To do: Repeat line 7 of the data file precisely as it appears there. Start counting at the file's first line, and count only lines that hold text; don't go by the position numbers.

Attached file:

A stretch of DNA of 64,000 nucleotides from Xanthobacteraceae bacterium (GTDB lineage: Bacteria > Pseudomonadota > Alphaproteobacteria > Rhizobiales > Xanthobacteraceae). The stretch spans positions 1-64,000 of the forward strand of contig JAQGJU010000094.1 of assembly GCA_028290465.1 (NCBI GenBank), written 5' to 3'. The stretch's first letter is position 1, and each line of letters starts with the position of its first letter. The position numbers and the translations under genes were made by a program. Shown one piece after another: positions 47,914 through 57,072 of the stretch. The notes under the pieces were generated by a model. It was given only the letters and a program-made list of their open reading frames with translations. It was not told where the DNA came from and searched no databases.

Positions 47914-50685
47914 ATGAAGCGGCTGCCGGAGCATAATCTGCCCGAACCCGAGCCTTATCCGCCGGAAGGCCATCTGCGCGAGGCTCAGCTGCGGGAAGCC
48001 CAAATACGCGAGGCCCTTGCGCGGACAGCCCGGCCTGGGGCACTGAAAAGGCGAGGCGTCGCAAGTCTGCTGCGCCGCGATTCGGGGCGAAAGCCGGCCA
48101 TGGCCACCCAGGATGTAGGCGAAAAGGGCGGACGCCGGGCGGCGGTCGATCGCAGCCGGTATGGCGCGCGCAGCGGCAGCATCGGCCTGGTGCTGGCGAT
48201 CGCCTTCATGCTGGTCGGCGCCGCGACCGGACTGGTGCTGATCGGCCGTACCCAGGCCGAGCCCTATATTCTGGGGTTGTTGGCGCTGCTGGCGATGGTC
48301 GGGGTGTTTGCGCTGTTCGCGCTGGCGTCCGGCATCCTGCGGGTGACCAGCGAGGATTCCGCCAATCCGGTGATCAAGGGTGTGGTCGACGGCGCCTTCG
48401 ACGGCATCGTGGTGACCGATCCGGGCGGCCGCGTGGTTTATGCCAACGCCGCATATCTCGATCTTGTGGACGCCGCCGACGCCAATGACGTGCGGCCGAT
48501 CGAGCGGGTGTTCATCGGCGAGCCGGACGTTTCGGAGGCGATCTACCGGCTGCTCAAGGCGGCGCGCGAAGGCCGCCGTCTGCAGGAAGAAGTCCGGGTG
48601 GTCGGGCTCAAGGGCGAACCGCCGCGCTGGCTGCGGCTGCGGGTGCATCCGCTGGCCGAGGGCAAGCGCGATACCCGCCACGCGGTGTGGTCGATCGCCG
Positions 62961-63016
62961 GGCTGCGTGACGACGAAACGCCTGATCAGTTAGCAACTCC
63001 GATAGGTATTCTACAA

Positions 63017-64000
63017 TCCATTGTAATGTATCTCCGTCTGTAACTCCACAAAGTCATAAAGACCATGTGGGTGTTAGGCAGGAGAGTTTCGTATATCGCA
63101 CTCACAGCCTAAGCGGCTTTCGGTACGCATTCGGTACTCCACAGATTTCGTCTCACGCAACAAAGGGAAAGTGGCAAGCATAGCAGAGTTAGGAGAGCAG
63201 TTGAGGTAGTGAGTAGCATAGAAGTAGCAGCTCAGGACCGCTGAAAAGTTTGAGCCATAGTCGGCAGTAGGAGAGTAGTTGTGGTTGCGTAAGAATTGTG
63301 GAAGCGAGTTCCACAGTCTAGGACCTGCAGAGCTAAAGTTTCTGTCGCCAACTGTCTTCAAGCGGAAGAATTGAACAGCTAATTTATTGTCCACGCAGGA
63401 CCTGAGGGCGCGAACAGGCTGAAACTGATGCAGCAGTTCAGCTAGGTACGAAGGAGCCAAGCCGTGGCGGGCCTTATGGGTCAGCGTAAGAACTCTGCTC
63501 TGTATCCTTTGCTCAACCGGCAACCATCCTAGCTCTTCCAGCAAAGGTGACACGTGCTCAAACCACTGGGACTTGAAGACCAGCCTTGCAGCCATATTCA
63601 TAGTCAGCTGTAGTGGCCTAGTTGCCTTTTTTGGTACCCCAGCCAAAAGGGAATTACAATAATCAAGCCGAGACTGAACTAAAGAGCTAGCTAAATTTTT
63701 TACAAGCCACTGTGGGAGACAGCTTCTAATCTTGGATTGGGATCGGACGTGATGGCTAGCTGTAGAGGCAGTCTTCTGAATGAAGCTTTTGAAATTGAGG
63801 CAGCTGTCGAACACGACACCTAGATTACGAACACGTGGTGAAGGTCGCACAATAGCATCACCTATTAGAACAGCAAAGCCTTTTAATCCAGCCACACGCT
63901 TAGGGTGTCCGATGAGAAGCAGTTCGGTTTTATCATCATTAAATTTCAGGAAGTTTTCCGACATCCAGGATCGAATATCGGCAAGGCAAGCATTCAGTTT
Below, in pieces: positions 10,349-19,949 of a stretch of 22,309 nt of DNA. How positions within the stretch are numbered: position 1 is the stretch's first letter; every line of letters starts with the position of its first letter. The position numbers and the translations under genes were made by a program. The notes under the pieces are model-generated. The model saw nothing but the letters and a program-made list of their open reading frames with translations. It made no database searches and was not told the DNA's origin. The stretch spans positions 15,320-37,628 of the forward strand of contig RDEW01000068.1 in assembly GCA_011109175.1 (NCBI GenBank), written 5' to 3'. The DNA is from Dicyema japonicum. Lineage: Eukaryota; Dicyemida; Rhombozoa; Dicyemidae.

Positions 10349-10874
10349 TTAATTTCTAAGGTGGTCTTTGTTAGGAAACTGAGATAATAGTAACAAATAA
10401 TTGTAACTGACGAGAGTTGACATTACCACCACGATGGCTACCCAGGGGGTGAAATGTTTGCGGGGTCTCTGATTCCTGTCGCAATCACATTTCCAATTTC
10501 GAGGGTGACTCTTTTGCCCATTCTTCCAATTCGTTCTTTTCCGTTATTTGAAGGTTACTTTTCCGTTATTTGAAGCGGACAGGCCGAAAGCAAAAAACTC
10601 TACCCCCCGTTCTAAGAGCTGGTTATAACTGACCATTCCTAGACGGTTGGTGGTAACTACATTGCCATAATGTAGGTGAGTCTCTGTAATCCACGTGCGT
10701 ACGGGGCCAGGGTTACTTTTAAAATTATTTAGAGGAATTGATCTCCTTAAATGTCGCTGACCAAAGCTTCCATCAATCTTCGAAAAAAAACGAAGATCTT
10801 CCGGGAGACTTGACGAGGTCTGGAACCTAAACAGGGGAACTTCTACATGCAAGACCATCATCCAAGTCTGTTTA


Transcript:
48301 GGGGTGTTTGCGCTGTTCGCGCTGGCGTCCGGCATCCTGCGGGTGACCAGCGAGGATTCCGCCAATCCGGTGATCAAGGGTGTGGTCGACGGCGCCTTCG